OAG: MITAMA broke law re CI$6M spent on o’seas promos

| 31/01/2022 | 315 Comments
Cayman News Service
Then Premier Alden McLaughlin and his chief officer, Eric Bush, in London in November 2020

(CNS): The former administration broke the law when it committed the current government to around $6 million in spending over the next five years on overseas promotion. The former premier’s ministry signed agreements and contracts to open overseas offices and attend an Expo in Dubai just days before and after the election. The breaches of the Constitution as well as breaches of the public service and public finance management laws have been exposed in a report by the Office of the Auditor General, which has not yet been published but was recently delivered to CNS.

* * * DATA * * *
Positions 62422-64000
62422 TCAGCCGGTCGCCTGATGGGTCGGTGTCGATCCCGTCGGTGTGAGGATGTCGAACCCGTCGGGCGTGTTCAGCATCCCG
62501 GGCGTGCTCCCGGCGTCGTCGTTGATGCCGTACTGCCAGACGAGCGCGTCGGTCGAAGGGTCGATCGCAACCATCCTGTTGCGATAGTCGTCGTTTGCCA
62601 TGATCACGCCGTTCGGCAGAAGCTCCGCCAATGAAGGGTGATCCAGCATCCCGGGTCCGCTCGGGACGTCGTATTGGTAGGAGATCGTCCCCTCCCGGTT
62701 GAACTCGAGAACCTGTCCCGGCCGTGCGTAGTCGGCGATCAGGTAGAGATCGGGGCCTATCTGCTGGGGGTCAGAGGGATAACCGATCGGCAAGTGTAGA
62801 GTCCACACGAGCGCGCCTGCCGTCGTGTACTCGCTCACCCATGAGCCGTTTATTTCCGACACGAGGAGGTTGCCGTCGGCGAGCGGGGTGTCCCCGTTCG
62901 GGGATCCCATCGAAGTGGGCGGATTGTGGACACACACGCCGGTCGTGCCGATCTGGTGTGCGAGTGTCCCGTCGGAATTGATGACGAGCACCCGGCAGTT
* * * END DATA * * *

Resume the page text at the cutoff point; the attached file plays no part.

The damning report raises a number of questions about how former premier Alden McLaughlin, now Sir Alden, and senior staff in his Ministry of International Trade, Aviation and Maritime Affairs handled the financing and staffing of three proposed overseas offices to promote Cayman in Asia, the United States and Europe, as well as attendance at the long-running Dubai World Expo.

CNS became aware of the report at the end of last year and requested a copy of it, which we have since learned examines the mismanagement of public funds and questions why the previous government committed the country to new policies after calling an election.